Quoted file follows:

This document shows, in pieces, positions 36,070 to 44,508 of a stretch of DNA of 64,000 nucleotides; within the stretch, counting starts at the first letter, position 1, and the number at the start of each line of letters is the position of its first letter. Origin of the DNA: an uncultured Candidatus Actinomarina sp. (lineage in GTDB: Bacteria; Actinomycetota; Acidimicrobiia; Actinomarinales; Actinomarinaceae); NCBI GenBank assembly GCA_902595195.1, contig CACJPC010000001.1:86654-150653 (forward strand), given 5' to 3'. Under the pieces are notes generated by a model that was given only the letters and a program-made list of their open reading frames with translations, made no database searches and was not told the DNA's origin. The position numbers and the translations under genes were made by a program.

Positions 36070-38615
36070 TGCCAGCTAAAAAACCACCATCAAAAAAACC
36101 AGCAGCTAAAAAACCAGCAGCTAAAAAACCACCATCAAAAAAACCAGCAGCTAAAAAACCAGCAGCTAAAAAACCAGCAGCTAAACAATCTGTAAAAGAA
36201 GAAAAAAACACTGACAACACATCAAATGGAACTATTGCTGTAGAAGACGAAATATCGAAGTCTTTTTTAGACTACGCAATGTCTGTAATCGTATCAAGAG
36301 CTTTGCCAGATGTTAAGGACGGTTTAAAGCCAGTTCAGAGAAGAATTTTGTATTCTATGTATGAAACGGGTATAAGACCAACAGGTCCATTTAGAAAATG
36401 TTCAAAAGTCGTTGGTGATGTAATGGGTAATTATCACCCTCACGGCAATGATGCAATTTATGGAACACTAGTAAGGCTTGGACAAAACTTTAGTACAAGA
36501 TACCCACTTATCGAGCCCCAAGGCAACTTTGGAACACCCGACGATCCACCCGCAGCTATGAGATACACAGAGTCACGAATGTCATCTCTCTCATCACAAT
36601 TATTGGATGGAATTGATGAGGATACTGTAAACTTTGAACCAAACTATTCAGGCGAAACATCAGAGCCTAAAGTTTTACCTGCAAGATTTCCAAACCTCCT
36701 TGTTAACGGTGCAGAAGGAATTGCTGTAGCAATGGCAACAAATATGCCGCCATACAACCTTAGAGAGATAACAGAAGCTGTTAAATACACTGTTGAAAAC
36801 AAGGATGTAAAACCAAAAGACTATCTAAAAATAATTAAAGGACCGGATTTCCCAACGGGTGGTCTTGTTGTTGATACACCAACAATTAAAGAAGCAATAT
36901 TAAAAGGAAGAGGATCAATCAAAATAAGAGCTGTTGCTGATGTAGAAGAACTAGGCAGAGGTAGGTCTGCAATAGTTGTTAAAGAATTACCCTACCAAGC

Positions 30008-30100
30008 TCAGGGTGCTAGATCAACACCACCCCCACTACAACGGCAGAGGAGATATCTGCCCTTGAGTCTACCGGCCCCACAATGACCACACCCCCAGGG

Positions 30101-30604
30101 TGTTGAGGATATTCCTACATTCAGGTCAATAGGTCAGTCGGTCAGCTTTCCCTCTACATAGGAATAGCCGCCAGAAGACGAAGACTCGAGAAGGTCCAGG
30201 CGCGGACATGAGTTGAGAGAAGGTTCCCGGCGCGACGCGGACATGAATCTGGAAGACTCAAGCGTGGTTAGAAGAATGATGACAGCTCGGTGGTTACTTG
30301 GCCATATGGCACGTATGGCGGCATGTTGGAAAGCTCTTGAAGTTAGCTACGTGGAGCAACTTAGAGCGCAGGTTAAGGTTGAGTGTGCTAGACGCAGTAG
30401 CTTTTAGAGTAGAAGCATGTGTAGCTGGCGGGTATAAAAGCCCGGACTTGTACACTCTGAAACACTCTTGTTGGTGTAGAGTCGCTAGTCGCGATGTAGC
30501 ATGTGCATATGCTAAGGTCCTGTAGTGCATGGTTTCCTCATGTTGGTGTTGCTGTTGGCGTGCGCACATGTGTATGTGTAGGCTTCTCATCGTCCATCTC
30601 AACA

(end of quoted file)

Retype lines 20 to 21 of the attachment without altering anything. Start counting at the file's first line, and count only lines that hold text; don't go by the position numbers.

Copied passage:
30501 ATGTGCATATGCTAAGGTCCTGTAGTGCATGGTTTCCTCATGTTGGTGTTGCTGTTGGCGTGCGCACATGTGTATGTGTAGGCTTCTCATCGTCCATCTC
30601 AACA